Last Thurs­day, after months of delays, the Wash­ing­ton State Depart­ment of Trans­porta­tion (WSDOT) final­ly began tolling the Ever­green Point Float­ing Bridge over Lake Wash­ing­ton. Col­lec­tion of the toll (which is vari­able) began in the ear­ly morn­ing with no fan­fare or cer­e­mo­ny. Since that hour, there has been a cost to use the Ever­green Point Float­ing Bridge dur­ing day­light hours, and there will con­tin­ue to be for decades — per­haps indef­i­nite­ly, if tolling replaces the gas tax as a major rev­enue source for main­tain­ing roads and bridges.

WSDOT’s plan­ners had antic­i­pat­ed that usage of the Ever­green Point Float­ing Bridge would decline fol­low­ing the impo­si­tion of the toll, and they were correct:

Traf­fic was light Thurs­day, typ­i­cal for the week between the Christ­mas and New Year’s hol­i­days. Dri­vers appeared to shift their com­mute to alter­nate routes after toll col­lec­tions began. On the SR 520 float­ing bridge, traf­fic vol­umes were about 45 per­cent low­er com­pared to ear­li­er this week. Traf­fic vol­umes on the Inter­state 90 bridge and on SR 522 were some­what high­er than nor­mal for the hol­i­day week. Trav­el times were not notice­ably affected.

“This is about what we expect­ed,” [Toll Divi­sion Direc­tor Craig] Stone said. “We know peo­ple are test­ing new routes to avoid the new tolled bridge. This is also a hol­i­day week so over­all traf­fic is unusu­al­ly light. We want to make sure dri­vers are pre­pared for Jan. 3, when peo­ple head back to work and school is back in ses­sion. We expect to see a very dif­fer­ent traf­fic pic­ture then.”

Today is Jan­u­ary 3rd. The morn­ing com­mute is already over. So how was the traf­fic on the alter­na­tive routes? As it turns out not bad. 

The Seat­tle Times reports that con­ges­tion on I‑90 and SR 522, traf­fic was­n’t much worse than it is ordi­nar­i­ly is. Traf­fic vol­ume on SR 520 was down, as expect­ed, which made for faster trav­el times.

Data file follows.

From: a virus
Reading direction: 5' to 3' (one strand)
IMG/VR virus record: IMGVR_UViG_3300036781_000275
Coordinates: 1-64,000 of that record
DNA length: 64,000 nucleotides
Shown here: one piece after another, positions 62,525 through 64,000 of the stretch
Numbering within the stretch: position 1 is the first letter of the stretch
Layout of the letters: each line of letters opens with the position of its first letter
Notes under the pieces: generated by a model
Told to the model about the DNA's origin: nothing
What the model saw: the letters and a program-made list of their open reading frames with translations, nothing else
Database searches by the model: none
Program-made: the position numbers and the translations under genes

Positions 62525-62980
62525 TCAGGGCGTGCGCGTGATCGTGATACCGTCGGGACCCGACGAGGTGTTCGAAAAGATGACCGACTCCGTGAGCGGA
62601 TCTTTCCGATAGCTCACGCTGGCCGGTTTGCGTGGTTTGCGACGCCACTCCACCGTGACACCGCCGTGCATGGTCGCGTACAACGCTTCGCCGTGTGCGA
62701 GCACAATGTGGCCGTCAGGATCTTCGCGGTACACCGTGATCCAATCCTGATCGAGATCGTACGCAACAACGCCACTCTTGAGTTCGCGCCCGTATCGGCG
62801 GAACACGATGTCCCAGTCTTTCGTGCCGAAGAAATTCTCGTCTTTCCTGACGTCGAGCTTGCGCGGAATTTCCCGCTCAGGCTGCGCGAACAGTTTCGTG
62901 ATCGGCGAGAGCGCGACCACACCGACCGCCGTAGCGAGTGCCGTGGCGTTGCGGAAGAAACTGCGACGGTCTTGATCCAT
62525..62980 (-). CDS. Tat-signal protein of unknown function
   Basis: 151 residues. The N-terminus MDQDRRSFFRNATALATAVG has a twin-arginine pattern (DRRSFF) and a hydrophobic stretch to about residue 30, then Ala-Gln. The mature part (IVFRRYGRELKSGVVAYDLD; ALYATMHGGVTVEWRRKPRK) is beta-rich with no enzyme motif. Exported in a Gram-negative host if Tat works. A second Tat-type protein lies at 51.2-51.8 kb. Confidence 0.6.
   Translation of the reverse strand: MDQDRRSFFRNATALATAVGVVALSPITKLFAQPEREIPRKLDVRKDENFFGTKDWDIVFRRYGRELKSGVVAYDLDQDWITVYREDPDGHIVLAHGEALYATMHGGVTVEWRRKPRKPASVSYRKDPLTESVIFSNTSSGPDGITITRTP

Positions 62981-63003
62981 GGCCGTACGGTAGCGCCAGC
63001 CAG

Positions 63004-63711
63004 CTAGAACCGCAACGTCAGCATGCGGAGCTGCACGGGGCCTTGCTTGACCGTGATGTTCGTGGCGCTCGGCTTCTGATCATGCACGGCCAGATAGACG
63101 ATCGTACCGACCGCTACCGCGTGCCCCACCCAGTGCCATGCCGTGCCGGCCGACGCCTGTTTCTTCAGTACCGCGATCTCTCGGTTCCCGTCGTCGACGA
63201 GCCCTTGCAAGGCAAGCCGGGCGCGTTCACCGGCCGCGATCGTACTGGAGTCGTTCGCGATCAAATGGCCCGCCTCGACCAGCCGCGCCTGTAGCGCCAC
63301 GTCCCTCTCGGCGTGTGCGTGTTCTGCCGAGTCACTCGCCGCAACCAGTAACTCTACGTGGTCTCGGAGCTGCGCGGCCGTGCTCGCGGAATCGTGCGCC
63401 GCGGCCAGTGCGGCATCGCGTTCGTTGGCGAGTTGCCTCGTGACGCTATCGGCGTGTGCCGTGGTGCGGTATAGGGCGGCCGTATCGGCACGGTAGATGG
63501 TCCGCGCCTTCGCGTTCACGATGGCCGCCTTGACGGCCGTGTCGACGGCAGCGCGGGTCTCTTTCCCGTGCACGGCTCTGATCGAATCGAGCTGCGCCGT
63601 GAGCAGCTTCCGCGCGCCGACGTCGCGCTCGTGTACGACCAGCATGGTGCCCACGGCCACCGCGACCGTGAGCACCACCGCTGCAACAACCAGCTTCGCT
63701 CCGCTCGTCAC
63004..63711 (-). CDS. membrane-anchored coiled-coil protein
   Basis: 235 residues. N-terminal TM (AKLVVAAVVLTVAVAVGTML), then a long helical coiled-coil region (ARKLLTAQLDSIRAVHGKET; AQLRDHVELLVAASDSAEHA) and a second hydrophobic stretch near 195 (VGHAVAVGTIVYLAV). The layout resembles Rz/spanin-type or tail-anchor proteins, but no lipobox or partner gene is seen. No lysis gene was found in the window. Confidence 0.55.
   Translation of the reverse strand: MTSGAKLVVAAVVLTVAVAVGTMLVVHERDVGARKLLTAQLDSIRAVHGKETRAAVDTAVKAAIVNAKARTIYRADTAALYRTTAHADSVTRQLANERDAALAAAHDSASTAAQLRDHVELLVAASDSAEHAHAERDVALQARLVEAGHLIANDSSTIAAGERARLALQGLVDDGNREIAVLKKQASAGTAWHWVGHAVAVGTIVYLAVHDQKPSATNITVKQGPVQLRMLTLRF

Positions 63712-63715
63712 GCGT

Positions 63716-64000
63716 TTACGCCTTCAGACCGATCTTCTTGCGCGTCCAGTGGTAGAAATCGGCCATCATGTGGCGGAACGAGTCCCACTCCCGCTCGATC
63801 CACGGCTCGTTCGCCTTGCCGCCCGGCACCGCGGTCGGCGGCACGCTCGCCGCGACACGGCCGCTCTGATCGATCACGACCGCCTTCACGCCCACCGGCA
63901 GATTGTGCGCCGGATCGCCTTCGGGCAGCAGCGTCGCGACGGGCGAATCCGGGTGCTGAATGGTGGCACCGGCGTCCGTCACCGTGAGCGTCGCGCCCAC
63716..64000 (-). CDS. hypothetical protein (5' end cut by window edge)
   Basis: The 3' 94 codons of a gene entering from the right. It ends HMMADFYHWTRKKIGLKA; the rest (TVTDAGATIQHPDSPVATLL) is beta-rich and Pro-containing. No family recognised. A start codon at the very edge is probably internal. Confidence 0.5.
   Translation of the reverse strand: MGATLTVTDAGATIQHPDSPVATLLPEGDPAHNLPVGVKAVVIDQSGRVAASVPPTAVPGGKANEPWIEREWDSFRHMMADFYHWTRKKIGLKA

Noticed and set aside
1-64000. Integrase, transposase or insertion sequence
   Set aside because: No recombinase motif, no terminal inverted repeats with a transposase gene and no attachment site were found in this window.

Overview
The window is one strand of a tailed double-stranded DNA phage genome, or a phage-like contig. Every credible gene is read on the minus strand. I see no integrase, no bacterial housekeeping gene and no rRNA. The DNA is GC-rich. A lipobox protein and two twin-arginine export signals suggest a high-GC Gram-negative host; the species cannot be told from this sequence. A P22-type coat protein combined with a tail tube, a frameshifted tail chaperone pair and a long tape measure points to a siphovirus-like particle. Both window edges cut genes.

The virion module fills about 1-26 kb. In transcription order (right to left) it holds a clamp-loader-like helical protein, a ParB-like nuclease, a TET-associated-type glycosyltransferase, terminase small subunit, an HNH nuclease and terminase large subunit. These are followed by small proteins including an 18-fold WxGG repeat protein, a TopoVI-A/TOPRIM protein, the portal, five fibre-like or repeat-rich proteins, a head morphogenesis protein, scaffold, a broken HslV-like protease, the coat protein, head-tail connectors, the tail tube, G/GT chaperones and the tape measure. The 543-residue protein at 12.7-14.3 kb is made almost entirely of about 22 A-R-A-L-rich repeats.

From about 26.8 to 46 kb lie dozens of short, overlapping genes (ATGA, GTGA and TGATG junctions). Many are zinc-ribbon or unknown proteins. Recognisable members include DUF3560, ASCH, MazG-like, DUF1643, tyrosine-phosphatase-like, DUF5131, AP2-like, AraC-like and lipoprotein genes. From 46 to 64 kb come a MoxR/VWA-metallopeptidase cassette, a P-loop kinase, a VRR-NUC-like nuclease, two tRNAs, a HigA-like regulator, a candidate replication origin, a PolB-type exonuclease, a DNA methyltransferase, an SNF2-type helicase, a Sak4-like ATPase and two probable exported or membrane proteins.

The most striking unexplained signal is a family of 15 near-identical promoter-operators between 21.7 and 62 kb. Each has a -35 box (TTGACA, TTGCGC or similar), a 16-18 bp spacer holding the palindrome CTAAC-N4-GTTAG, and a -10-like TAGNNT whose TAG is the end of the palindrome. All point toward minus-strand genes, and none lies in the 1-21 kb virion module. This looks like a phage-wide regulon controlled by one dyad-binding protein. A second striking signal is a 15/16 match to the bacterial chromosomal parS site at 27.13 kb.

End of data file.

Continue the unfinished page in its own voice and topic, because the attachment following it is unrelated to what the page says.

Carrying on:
The evening com­mute is now about to get started.

What I’m curi­ous to see is whether the toll will make the Great Lake Wash­ing­ton Line­up (also known as the Kirk­land Crawl) a thing of the past.

I just came back across Lake Wash­ing­ton from Seat­tle less than an hour ago, and the bridge was eeri­ly emp­ty. Nor­mal­ly, around mid­day on a week­day, it’s busy. Not packed, but busy. Today, though? There was nobody any­where near me. Nobody. I felt like I could have coast­ed to a stop, parked, stepped out­side, and walked around… and I would­n’t have been in any­body’s way!

Before I set off, I set up a dash­cam so I could get a pic­ture while mak­ing my way across the bridge. Here’s what the view was like:

SR 520 Floating Bridge at Midafternoon on Tuesday, January 3rd
Pho­to: Andrew Villeneuve/NPI

As you can see, it was wide open.

The bridge won’t be wide open dur­ing rush hour. But if it’s only busy, rather than packed (as it has been for years), that will great­ly cut down on delays… and pos­si­bly elim­i­nate the Great Lake Wash­ing­ton Line­up as we know it.

For those who reg­u­lar­ly use State Route 520 to get into or out of Seat­tle, the speed­i­er trav­el times will be a real bless­ing. That goes for Sound Tran­sit and Metro rid­ers as well as dri­vers. With few­er back­ups and delays, the 542 and 545 Express­es (among oth­er routes) will become more reli­able, which will increase their popularity.

I‑90, mean­while, will like­ly be more crowd­ed at all hours of the day, since it also goes across the lake and runs par­al­lel to 520. Get­ting on or off Mer­cer Island may cer­tain­ly become more chal­leng­ing that it has been in the past dur­ing rush hour.

But tak­ing I‑90 isn’t the only way to avoid the toll. Some peo­ple will avoid pay­ing it by tak­ing tran­sit. Oth­ers may use State Route 522. And still oth­ers will sim­ply reduce the num­ber of cross-lake trips they make.

Toll­pay­ers, mean­while, will enjoy a more reli­able commute.

About the author

Andrew Villeneuve is the founder and executive director of the Northwest Progressive Institute, as well as the founder of NPI's sibling, the Northwest Progressive Foundation. He has worked to advance progressive causes for over two decades as a strategist, speaker, author, and organizer. Andrew is also a cybersecurity expert, a veteran facilitator, a delegate to the Washington State Democratic Central Committee, and a member of the Climate Reality Leadership Corps.

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One reply on “Will State Route 520 toll make bridge backups mostly a thing of the past?”

  1. The tolled bridge has cer­tain­ly made Sound Tran­sit’s 545 faster. Only prob­lem now is that the bus is too pop­u­lar. More ser­vice, please!

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